Could there be somewhere tapes of that last Birdland gig in December 1996 of Mulgrew, Ron, and Tony? Williams would suddenly die two months later: jazz hasn’t been the same since. Herbie Hancock and Ron Carter would be his pallbearers.

I knew about that Birdland gig but couldn’t afford to pay my rent in those years, let alone go to Birdland. I did see Miller in Tony’s quintet at the Artists’ Quarter while still in high school. Tony played too loud behind the horns but always listened carefully his pianist..

I bought The Countdown when it first came out. The two trio tracks of Miller originals are good but the songs with Joe Henderson are why I still keep this album in rotation.

“Exact Change” features a headlong series of complex changes. Ron never walks and Tony roars. There could be more drums in the mix, actually—Tony’s hitting harder than it sounds. Mulgrew sounds comfortable dealing with a fairly intimidating situation!

“Ambrosia” is a polychord waltz, the kind that Wayne Shorter popularized in the 1960s. These cats do this style as well as it can be done.

That’s all for Ron and Tony in trio with piano, except for a 1977 session with Takehiro Honda that I haven’t heard. There’s also a Live in the Sky “Ron Carter night” with both Hank Jones and Herbie Hancock that came out as 1 + 3 on JVC. I will update these posts if I can ever find it.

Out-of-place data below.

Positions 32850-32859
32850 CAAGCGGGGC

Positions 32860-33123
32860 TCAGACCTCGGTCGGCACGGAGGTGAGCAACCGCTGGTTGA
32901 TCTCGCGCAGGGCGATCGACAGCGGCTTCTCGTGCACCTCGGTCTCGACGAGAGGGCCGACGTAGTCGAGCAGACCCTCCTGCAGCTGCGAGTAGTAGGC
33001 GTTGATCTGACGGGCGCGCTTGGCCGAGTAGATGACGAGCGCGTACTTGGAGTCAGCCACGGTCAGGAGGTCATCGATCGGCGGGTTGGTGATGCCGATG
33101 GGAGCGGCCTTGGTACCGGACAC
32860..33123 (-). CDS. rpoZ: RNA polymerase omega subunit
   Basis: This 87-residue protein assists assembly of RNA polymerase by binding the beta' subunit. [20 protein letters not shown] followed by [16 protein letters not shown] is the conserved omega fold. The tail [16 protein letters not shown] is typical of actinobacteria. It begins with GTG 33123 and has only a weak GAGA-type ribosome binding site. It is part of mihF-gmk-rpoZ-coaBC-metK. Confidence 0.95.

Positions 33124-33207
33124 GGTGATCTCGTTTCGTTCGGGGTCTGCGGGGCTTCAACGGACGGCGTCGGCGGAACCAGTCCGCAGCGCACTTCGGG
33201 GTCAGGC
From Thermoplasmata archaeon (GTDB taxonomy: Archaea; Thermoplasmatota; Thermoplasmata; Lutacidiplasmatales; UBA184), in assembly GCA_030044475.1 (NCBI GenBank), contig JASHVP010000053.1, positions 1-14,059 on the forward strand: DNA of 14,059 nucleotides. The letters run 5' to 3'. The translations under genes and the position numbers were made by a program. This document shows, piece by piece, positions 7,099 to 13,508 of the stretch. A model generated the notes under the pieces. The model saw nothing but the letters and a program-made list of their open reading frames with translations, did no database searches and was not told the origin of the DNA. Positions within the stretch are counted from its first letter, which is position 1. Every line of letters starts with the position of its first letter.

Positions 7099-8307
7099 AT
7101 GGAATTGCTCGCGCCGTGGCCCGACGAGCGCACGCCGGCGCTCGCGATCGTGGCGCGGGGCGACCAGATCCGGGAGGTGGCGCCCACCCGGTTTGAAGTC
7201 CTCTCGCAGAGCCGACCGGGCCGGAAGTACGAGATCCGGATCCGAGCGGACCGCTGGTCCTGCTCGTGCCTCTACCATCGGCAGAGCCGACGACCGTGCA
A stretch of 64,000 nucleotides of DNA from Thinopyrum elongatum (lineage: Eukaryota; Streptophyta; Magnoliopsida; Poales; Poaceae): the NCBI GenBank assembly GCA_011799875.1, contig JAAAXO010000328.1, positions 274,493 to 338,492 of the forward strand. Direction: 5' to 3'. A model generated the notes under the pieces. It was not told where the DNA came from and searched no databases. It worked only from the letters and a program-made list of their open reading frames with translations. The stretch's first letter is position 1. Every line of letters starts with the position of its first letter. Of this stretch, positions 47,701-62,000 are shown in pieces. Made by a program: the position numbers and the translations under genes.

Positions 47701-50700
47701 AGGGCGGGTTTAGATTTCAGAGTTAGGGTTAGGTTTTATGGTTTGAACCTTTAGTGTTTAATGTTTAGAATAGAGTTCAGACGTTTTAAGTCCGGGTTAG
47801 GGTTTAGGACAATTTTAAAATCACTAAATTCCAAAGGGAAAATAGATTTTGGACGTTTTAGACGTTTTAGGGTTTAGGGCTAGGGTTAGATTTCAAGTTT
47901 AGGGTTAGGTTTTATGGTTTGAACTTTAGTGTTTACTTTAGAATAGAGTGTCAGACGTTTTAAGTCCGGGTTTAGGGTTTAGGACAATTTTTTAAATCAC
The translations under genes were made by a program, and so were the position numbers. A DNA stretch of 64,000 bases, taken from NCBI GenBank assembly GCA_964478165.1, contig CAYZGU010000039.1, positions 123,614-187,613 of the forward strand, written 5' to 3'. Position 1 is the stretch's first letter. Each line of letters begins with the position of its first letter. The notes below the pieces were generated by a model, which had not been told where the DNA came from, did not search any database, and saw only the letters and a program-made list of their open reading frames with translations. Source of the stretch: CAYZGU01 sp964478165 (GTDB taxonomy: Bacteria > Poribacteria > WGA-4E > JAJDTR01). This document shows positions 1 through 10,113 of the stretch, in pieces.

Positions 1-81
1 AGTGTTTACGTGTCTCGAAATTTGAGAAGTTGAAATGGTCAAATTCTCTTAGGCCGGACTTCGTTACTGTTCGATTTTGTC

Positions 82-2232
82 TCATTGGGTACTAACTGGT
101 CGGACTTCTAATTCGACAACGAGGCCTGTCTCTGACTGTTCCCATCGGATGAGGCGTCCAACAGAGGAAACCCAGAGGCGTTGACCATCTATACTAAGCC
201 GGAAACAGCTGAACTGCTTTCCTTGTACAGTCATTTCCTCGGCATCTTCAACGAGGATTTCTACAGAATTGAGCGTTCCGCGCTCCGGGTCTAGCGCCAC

Of course, Ron and Tony recorded with horns with all sorts of people. In addition to aforementioned albums with Miles Davis, V.S.O.P., and Herbie’s Blue Notes, there are dates led by Chet Baker, Charles Lloyd, Sam Rivers, Terumasa Hino, and each other. The results are always at least interesting.

After listing all these discs with pianists, I’ll conclude with one of the Rolls-Royce’s few albums with no piano at all, Etudes. Ron’s 1982 album was self-produced (still a rare event at that time), and was planned to combine his first leader, Art Farmer, with Wayne Shorter and Tony Williams. However, Wayne sent in Bill Evans as his replacement.  Evans told me it was done in all first takes, from 11 to 1:30 at Rudy Van Gelder’s, and then they had lunch.

It’s hard to believe they did all this so quickly and casually. Not having a pianist was a smart move. The flamboyantly fabulous connection between Ron Carter and Tony Williams is brought forward and the absence of thick conventional jazz harmony brings out the best in Ron’s sing-songy tunes. Etudes should be recognized as a jazz classic more often than it is. It’s my favorite music on this page.

“Last Resort” is medium tempo 32-bar AABA bluesy item. Art Farmer’s solo is pure improvised melody. The second chorus of bass solo has some cherries and whipped cream commentary from the horns. Bill Evans sounds good too, delivering jagged phrases before wrapping with a lovely paraphrase of the head. (Chris Cheek told me that Evans on this album was an early influence.) A bit of old-fashioned horn counterpoint wraps it up.